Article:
Beauty and the Beast
Also see Susan's review of The Nutcracker
The method of storytelling goes beyond Synetic's skill with movement as a means of emotional expression. A narrator named Emmeranne (Renata Veberyte Loman) sets up the backstory as actors present the action in silhouette behind a screenan effect that depicts how a witch transformed a selfish prince (Vato Tsikurishvili) into a beast with a bearlike body and ram's horns, and the circumstances that led to the meeting between the Beast and pretty and intelligent Belle (Irina Kavsadze).
As affecting and sympathetic as Kavsadze's characterization is, this is the Beast's show, and Vato Tsikurishvili ably conveys the anguish and frustration of his character while leaping off high platforms, defying gravity by somersaulting up a slope, and generally revealing human passions in animal terms. Loman is a commanding presence whenever she appears, and Matthew Alan Ward makes an impression as the Beast's cadaverous butler.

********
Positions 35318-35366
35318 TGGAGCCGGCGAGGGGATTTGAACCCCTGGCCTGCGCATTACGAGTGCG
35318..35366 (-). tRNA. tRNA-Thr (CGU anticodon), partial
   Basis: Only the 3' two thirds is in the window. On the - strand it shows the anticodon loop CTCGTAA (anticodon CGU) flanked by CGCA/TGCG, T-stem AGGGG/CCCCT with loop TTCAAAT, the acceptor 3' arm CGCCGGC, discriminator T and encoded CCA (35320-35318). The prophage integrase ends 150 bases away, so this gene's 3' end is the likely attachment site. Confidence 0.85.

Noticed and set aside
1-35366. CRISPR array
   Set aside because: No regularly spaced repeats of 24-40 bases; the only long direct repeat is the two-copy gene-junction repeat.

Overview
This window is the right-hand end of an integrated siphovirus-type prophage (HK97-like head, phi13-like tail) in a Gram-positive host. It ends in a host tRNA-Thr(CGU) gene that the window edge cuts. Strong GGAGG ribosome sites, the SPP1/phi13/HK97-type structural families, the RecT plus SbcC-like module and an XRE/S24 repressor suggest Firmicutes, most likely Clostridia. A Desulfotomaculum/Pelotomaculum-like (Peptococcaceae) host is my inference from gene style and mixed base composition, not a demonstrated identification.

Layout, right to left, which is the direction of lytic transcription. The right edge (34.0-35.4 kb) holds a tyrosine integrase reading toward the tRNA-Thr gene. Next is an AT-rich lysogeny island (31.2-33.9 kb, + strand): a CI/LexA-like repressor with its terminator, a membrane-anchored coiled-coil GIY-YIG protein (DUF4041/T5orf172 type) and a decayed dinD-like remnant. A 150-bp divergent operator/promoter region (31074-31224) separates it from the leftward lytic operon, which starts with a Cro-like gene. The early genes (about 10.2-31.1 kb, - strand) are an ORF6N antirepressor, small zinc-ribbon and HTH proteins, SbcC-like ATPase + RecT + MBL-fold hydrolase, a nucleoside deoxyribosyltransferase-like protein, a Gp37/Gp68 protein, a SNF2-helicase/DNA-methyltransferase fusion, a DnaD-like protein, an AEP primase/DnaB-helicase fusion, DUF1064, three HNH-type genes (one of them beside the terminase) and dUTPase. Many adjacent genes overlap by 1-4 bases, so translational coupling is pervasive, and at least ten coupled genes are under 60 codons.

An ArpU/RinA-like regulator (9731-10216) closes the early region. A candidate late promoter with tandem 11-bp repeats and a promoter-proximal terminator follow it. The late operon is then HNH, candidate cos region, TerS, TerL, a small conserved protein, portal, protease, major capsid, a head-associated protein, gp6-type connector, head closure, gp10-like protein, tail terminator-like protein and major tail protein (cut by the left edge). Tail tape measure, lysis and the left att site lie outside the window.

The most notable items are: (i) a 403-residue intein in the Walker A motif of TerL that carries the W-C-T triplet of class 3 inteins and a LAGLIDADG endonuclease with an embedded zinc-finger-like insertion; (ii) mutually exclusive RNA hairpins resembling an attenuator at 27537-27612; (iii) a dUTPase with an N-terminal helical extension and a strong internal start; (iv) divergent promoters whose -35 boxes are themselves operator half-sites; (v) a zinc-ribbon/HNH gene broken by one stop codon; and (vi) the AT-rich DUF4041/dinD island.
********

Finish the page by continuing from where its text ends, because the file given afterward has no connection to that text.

Along with the depth of the performances, the overall sense of the production is richly Gothic. Daniel Pinha's scenic design centers on that "magic" revolving screen, surrounded by drooping swags of ragged fabric that somehow suggest heat and decadence. The qualities of Brittany Diliberto's lighting design shift with the changing moods, while Kendra Rai's costumes range from Belle's artless dress, and later her flowing gown, to the grayish-beige body coverings for the Beast's servants.